By Jon Moffett
In 1999, Mahoning Valley Scrappers manager David Wallace was, as he put it, getting his brains beaten in as the quarterback of the Vanderbilt University football team.
“That was in my football years, so there are good and bad memories there,” the first-year manager joked.
Many of the Scrappers players were just teenagers that year, which was the inaugural season for the team. On Wednesday, the team honored its first season with throwback uniforms. But Wallace isn’t concerned about last night. He’s only focused on today — and maybe peeking a little bit at tomorrow.
That’s why a 6-5 loss to the Auburn Doubledays at Eastwood Field didn’t have him fighting mad. Still, a give-away loss like Wednesday’s in the middle of a postseason hunt is a little frustrating.
Especially since the Scrappers (35-29) led early and let the Doubledays (39-25) claw their way back.
The most hair-pulling moment came in the top of the seventh. Up 5-4, the Scrappers made a boneheaded error to allow the tying run to cross the plate. Right fielder Aaron Siliga threw the ball past shortstop Tony Wolters on a double by Auburn’s Justin Miller. The errant throw allowed Matt Skole to score from second.
“I didn’t think we did a very good job of closing out the game,” Wallace said. “I thought the turning point of that game was the ball we threw away, which allowed them to tie it up. That was where the game went in a different direction.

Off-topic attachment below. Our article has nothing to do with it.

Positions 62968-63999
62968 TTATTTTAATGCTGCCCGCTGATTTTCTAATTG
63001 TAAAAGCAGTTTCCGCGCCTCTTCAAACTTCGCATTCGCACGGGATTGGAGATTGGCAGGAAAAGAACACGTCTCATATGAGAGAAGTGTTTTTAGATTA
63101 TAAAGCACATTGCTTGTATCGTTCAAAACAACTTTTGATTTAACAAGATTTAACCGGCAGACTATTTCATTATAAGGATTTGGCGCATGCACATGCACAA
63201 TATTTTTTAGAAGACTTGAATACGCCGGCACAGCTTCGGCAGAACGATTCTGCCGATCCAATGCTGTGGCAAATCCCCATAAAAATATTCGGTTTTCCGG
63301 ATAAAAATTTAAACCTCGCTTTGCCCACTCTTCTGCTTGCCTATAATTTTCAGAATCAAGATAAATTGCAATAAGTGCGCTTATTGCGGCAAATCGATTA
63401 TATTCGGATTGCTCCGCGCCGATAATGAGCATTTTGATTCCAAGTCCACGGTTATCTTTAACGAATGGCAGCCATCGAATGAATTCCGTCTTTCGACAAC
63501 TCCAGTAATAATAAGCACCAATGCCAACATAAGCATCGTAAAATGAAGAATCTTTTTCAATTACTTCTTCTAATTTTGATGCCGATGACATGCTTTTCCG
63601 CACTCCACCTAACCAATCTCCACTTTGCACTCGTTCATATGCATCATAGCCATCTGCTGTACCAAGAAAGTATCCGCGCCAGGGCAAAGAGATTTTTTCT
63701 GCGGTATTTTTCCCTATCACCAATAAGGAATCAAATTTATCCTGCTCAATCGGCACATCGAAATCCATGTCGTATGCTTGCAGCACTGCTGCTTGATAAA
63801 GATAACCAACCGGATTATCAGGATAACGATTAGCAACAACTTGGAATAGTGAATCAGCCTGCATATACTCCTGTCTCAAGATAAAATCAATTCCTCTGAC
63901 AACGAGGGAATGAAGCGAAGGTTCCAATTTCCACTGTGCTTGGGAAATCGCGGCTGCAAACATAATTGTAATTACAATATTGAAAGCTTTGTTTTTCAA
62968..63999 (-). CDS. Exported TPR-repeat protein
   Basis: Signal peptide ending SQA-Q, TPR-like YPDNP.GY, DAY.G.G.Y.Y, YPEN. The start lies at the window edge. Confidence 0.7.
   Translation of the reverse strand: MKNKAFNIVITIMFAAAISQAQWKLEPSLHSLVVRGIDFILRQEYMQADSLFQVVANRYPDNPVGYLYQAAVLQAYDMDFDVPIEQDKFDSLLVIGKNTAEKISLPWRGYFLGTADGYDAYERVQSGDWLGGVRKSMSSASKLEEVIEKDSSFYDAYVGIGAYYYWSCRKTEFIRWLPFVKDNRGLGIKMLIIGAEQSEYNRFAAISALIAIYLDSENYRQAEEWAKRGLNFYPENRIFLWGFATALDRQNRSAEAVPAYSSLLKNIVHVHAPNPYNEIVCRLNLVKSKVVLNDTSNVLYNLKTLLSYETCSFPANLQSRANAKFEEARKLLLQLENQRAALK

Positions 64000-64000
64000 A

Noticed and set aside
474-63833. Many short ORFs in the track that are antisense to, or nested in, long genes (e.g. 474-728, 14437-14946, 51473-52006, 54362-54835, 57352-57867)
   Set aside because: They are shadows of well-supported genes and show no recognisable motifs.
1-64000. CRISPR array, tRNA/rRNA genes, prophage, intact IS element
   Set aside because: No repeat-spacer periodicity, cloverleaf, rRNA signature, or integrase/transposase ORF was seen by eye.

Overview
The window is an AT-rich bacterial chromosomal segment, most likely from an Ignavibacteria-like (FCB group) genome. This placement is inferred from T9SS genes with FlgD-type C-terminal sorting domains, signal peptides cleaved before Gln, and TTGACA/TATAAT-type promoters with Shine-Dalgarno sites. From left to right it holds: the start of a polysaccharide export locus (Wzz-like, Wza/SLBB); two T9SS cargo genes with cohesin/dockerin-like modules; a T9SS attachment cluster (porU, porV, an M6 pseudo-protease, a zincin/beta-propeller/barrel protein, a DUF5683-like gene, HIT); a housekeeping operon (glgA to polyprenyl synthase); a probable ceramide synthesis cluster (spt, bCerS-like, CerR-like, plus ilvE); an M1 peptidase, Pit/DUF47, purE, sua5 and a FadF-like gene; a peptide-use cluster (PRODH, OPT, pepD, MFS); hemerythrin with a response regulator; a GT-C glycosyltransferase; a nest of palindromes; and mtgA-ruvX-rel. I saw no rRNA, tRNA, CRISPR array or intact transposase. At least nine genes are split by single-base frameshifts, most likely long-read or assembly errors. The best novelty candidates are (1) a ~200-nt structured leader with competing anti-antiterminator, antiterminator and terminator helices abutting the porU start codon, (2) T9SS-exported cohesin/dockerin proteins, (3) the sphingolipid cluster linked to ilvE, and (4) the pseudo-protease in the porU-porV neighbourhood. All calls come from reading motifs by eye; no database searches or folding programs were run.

“I give Auburn credit; they’re a good team,” Wallace added. “But the way I look at it, we beat ourselves tonight.”
Thanks to a loss by the Williamsport Crosscutters, the Scrappers remain 1 1/2 games out of the wild card spot in the New York-Penn League.
Wallace said it’s one of those things he and his players don’t talk about but know it in the back of their minds.
The Scrappers will again host the Doubledays today at 7:05 p.m.
The game’s original right fielder, Bryson Myles left the game shortly after fouling the first pitch of the game off of his foot. Myles singled, but was picked off first later in the inning. He was relieved by Siliga the next inning.
Wallace said the move was precautionary, and that the early outlook is good.
Though Wednesday’s game was not technically a designated fireworks night, there were some sparks.
Auburn pitching coach Franklin Bravo was ejected in the bottom of the second inning for arguing a call. Scrappers left fielder Jordan Barr hit a dying fly ball toward Auburn right fielder Angelberth Montilla, who dove and appeared to trap the ball against the turf. Scrappers center fielder Cody Elliott, who had singled earlier in the inning, advanced to second but the ball beat him to the bag.
Elliott was called safe and the infield umpire signaled that Montilla had caught the ball. Elliott never tagged up but remained on second. The Doubledays threw to first to appeal the call, but time had already been called. Manager Gary Cathcart argued Elliott too should have been out, but the call stood.
Bravo argued the call from the dugout for a few minutes before the home plate umpire suggested he watch the remainder of the game from the clubhouse. Bravo proceeded to walk slowly through the infield, delaying the game several minutes.